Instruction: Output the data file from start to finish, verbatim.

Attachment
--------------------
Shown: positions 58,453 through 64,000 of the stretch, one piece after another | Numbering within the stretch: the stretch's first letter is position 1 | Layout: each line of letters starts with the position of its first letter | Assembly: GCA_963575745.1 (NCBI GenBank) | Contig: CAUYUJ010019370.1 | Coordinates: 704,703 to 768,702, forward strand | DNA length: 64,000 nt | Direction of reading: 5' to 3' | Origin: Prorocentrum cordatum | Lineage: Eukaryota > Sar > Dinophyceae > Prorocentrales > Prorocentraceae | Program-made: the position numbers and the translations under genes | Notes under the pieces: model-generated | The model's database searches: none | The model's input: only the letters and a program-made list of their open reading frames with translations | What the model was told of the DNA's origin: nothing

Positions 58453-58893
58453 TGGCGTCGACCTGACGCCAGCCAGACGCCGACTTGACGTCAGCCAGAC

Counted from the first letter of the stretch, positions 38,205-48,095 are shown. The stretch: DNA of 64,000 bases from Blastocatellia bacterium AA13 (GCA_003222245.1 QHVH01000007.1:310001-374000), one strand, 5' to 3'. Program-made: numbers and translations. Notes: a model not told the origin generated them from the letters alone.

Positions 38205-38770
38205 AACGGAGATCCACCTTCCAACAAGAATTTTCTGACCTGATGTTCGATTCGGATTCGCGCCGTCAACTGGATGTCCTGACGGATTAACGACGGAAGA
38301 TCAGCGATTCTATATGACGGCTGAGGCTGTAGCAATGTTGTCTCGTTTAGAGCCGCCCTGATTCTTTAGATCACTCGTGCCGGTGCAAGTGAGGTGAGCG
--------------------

Shown: positions 58,453 through 64,000 of the stretch, one piece after another | Numbering within the stretch: the stretch's first letter is position 1 | Layout: each line of letters starts with the position of its first letter | Assembly: GCA_963575745.1 (NCBI GenBank) | Contig: CAUYUJ010019370.1 | Coordinates: 704,703 to 768,702, forward strand | DNA length: 64,000 nt | Direction of reading: 5' to 3' | Origin: Prorocentrum cordatum | Lineage: Eukaryota > Sar > Dinophyceae > Prorocentrales > Prorocentraceae | Program-made: the position numbers and the translations under genes | Notes under the pieces: model-generated | The model's database searches: none | The model's input: only the letters and a program-made list of their open reading frames with translations | What the model was told of the DNA's origin: nothing

Positions 58453-58893
58453 TGGCGTCGACCTGACGCCAGCCAGACGCCGACTTGACGTCAGCCAGAC

Counted from the first letter of the stretch, positions 38,205-48,095 are shown. The stretch: DNA of 64,000 bases from Blastocatellia bacterium AA13 (GCA_003222245.1 QHVH01000007.1:310001-374000), one strand, 5' to 3'. Program-made: numbers and translations. Notes: a model not told the origin generated them from the letters alone.

Positions 38205-38770
38205 AACGGAGATCCACCTTCCAACAAGAATTTTCTGACCTGATGTTCGATTCGGATTCGCGCCGTCAACTGGATGTCCTGACGGATTAACGACGGAAGA
38301 TCAGCGATTCTATATGACGGCTGAGGCTGTAGCAATGTTGTCTCGTTTAGAGCCGCCCTGATTCTTTAGATCACTCGTGCCGGTGCAAGTGAGGTGAGCG